Thomas Stearns Eliot
The Nobel Prize in Literature 1948
Born: 26 September 1888, St. Louis, MO, USA
Died: 4 January 1965, London, United Kingdom
Residence at the time of the award: United Kingdom
Prize motivation: “for his outstanding, pioneer contribution to present-day poetry”
Prize share: 1/1
Thomas Stearns Eliot was born in St. Louis, Missouri, United States. He was educated at Harvard and did graduate work in philosophy at the Sorbonne, Harvard, and Merton College, Oxford. He settled in England, where he eventually became literary editor for the publishing house Faber & Faber. In 1927, Eliot became a British citizen. He founded and edited the influential literary journal Criterion (1922–1939).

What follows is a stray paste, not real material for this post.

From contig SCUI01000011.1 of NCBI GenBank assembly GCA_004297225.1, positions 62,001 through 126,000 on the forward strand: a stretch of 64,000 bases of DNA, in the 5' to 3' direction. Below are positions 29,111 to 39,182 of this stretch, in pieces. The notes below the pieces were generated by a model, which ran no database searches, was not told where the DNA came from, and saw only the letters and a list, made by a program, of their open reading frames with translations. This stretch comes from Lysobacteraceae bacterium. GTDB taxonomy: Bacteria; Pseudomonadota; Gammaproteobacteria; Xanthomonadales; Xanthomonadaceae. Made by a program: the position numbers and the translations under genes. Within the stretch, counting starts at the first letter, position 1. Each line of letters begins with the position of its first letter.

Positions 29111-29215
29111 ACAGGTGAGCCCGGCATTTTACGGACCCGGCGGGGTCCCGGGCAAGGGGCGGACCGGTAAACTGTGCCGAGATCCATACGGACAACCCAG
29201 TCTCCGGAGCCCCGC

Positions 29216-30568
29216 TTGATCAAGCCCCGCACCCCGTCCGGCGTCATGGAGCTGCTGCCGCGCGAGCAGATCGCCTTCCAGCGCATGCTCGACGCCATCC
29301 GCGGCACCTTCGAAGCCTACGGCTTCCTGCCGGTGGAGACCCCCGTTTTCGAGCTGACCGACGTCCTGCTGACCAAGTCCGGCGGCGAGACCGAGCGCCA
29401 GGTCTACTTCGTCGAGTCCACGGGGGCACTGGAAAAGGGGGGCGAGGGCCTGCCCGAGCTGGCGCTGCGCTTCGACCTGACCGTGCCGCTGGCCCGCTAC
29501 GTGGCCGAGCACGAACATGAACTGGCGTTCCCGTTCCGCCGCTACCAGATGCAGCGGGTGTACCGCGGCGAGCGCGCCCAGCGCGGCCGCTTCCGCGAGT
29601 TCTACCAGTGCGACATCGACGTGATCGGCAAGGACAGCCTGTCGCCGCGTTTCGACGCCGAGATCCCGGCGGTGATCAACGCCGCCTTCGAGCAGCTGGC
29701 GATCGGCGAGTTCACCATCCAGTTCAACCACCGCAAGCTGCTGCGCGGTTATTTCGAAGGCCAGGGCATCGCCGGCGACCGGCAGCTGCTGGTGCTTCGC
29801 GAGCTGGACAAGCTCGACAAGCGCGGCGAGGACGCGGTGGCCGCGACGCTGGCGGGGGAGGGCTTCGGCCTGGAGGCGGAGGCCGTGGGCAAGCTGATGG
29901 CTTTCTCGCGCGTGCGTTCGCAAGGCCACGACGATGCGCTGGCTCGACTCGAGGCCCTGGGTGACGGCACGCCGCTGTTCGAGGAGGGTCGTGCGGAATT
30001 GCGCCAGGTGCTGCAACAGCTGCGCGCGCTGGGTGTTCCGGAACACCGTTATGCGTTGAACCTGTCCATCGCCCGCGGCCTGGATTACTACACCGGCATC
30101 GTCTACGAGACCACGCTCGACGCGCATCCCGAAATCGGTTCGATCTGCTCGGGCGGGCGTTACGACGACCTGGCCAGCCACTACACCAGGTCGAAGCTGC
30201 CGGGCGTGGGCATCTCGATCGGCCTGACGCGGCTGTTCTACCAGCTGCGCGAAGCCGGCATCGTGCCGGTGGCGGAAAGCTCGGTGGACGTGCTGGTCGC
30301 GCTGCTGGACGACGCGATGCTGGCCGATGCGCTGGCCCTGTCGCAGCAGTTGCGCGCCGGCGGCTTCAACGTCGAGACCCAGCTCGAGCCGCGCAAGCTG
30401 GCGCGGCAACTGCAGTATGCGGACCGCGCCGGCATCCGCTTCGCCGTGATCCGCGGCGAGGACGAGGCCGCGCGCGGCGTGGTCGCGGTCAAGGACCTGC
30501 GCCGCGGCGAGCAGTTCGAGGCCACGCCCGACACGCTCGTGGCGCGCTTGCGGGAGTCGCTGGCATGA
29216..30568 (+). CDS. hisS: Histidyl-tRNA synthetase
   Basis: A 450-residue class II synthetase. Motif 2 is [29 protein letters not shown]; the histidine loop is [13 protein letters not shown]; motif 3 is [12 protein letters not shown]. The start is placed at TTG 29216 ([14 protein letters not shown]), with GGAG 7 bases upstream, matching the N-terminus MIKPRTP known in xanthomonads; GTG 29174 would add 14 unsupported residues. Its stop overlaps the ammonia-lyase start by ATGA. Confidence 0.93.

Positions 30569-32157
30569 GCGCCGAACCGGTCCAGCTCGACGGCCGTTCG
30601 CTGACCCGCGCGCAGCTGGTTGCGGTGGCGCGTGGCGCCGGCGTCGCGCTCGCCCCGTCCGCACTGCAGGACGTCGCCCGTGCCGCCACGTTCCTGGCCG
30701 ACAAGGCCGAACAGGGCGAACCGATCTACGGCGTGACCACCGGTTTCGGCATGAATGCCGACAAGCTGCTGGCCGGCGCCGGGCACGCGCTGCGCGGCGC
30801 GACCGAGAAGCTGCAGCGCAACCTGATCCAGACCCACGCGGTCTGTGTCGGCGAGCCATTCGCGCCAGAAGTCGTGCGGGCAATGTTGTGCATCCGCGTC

In 1915, Eliot attracted widespread attention for his poem “The Love Song of J. Alfred Prufrock,” which was seen as a masterpiece of the Modernist movement. It was followed by some of the best-known poems in English language, including “The Waste Land” (1932), “The Hollow Men” (1925), and “Ash Wednesday” (1930). His belief that poetry should aim to represent the complexities of modern civilization made him one of the most daring innovators of 20th century poetry.